The 1050 SW mainly uses xD cards for storage, which, at this time, only go up to 2GB in capacity. If you want more space, Olympus includes a small adapter for use with microSD/microSDHC cards. This is probably the better option for shooting, especially if you plan to use the Movie mode. When set to the camera's highest resolution and frame rate, 640x480 at 30 frames per second, you can only record 10-second clips when using an xD card.
If the majority of the stuff you intend to shoot with the 1050 SW is still (e.g. landscapes, portraits, flowers, rocks), the camera's slow performance might not be an issue for you. But with shutter lag times of 1.3 seconds in good lighting and 1.8 seconds in dim and a full-resolution burst speed of 0.4 frames per second, this is not for action photography or capturing small children or pets. It also has an irritatingly long shot-to-shot time of 5.1 seconds; turn on the flash and you added another second to the time. The one thing it does somewhat fast is start up--2.4 seconds from off to the first shot.
Photo quality is good. While colors reproduce accurately, the camera's bright exposures can sometimes make them look a bit washed out. Although test shots show good detail, the photos tend to be soft. In fact, the 1050 SW isn't going to score many points for sharp focus. Overall, the photos look pretty pleasing, though. Image noise and detail degradation starts creeping in fairly early, about ISO 200, so try to keep the ISO set at 80 (the lowest available).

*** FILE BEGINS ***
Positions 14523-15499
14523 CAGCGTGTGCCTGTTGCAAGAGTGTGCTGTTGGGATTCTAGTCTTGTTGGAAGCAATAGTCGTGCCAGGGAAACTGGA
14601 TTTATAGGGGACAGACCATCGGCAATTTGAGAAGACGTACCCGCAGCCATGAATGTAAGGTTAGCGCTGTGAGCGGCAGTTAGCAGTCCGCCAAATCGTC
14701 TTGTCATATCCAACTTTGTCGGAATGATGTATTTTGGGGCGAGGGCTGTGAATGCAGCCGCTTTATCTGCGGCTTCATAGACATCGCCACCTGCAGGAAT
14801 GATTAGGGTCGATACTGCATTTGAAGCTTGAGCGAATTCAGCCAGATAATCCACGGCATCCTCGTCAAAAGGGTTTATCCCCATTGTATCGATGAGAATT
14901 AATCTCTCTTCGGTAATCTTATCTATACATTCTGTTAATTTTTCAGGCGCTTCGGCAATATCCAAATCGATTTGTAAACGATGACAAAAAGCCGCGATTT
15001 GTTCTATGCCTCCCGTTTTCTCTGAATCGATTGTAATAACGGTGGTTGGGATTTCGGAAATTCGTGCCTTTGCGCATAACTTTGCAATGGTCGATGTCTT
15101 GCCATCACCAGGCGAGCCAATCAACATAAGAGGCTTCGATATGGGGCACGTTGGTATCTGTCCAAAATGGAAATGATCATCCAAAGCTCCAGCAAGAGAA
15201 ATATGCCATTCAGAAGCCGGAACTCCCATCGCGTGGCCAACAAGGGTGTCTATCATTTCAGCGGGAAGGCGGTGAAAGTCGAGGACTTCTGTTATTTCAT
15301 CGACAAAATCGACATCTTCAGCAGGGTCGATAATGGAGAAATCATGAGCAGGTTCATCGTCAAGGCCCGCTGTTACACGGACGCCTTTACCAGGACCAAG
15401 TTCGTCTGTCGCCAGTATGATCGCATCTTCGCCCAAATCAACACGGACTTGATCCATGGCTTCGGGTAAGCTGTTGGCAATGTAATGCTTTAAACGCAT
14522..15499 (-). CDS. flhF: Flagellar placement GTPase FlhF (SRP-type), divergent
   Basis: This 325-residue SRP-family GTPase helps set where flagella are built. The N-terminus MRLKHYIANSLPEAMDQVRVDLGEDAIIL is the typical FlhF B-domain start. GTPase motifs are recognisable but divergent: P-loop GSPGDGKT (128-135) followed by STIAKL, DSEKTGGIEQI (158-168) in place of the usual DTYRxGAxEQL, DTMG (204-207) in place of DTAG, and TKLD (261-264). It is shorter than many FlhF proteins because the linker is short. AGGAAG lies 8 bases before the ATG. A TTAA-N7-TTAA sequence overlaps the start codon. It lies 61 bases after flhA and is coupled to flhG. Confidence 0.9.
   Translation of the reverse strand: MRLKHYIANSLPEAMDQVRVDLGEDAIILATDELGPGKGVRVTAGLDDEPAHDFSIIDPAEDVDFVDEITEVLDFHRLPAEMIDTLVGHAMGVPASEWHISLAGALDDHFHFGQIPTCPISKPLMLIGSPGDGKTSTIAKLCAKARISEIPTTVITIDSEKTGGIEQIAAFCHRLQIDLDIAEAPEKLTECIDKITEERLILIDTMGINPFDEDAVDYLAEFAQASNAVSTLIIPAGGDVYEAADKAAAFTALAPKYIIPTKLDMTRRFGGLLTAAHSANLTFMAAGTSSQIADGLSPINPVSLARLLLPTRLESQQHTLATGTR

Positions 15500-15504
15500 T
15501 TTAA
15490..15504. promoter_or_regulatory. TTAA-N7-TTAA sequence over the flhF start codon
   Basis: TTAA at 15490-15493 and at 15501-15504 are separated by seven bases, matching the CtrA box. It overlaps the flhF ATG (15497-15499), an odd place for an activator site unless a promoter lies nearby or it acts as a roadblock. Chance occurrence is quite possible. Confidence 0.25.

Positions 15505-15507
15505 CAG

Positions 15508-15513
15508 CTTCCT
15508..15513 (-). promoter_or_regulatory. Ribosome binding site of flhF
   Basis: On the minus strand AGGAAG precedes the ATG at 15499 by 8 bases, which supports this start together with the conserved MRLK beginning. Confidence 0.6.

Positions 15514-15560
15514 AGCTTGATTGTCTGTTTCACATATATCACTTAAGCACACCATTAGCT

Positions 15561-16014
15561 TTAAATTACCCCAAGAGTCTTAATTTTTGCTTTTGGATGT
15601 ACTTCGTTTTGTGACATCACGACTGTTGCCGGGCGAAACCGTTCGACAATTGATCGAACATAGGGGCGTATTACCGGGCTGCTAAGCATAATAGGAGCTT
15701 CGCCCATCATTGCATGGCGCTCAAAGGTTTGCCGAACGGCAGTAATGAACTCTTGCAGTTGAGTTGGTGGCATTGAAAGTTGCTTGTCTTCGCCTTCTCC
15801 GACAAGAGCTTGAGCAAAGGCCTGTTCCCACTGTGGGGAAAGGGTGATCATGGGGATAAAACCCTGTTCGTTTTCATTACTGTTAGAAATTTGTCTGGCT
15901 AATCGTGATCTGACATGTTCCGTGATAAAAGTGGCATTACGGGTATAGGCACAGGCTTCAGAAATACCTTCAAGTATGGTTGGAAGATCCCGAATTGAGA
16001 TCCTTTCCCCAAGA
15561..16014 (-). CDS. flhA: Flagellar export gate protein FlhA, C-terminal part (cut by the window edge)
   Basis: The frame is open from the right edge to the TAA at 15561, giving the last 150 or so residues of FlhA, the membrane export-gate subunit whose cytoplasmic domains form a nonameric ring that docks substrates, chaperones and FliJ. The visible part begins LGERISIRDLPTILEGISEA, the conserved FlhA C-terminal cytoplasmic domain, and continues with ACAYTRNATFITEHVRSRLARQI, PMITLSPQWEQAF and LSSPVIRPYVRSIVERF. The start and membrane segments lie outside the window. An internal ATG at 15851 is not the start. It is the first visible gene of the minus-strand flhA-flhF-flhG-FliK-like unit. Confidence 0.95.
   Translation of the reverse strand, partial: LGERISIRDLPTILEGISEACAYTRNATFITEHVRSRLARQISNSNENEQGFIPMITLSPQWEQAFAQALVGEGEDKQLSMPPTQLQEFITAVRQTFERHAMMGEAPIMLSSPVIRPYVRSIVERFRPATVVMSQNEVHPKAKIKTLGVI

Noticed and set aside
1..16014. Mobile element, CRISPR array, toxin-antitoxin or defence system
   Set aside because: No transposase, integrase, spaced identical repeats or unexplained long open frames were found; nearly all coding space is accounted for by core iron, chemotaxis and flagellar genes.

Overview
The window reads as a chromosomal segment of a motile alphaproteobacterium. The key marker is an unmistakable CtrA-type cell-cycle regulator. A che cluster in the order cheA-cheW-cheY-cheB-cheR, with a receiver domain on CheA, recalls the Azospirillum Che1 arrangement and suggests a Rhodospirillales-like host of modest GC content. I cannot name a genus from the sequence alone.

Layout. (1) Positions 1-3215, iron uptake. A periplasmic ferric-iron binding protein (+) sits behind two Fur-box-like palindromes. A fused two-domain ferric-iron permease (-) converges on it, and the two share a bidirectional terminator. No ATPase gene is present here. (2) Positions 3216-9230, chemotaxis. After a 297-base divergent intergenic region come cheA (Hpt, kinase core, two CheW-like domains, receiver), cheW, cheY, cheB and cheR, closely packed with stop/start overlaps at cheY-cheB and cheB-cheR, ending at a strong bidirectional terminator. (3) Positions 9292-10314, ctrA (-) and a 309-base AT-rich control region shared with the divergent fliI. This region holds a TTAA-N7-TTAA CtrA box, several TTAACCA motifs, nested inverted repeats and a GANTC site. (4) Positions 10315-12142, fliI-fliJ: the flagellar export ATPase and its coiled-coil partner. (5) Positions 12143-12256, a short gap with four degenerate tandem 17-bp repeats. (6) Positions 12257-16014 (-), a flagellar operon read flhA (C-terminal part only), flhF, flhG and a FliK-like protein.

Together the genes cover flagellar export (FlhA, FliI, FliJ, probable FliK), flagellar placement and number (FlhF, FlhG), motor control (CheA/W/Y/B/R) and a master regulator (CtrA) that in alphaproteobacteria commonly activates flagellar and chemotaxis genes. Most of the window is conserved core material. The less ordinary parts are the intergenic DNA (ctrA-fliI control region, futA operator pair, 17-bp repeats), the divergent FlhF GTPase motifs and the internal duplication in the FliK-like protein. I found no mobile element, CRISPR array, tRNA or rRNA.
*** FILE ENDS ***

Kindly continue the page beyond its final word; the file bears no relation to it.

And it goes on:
Video quality is decent, but again, you'll want to use a microSD card to make the most of the camera's abilities.
The Olympus Stylus 1050 SW is ultimately disappointing. I really like the Tap Control, so it's great to see it carried over to newer models. But everything else about the camera, save for a few features and its "-proofing," is comparable to an average point-and-shoot camera that you can find for less. So if you don't need the Tap Control and extra protection, go elsewhere. And if you do want those things and can afford a little more, check out Olympus' Tough series instead.
(Shorter bars indicate better performance)
|Time to first shot
|Typical shot-to-shot time (flash)
|Typical shot-to-shot time
|Shutter lag (dim)
|Shutter lag (typical)
(Longer bars indicate better performance)
Find out more about how we test digital cameras.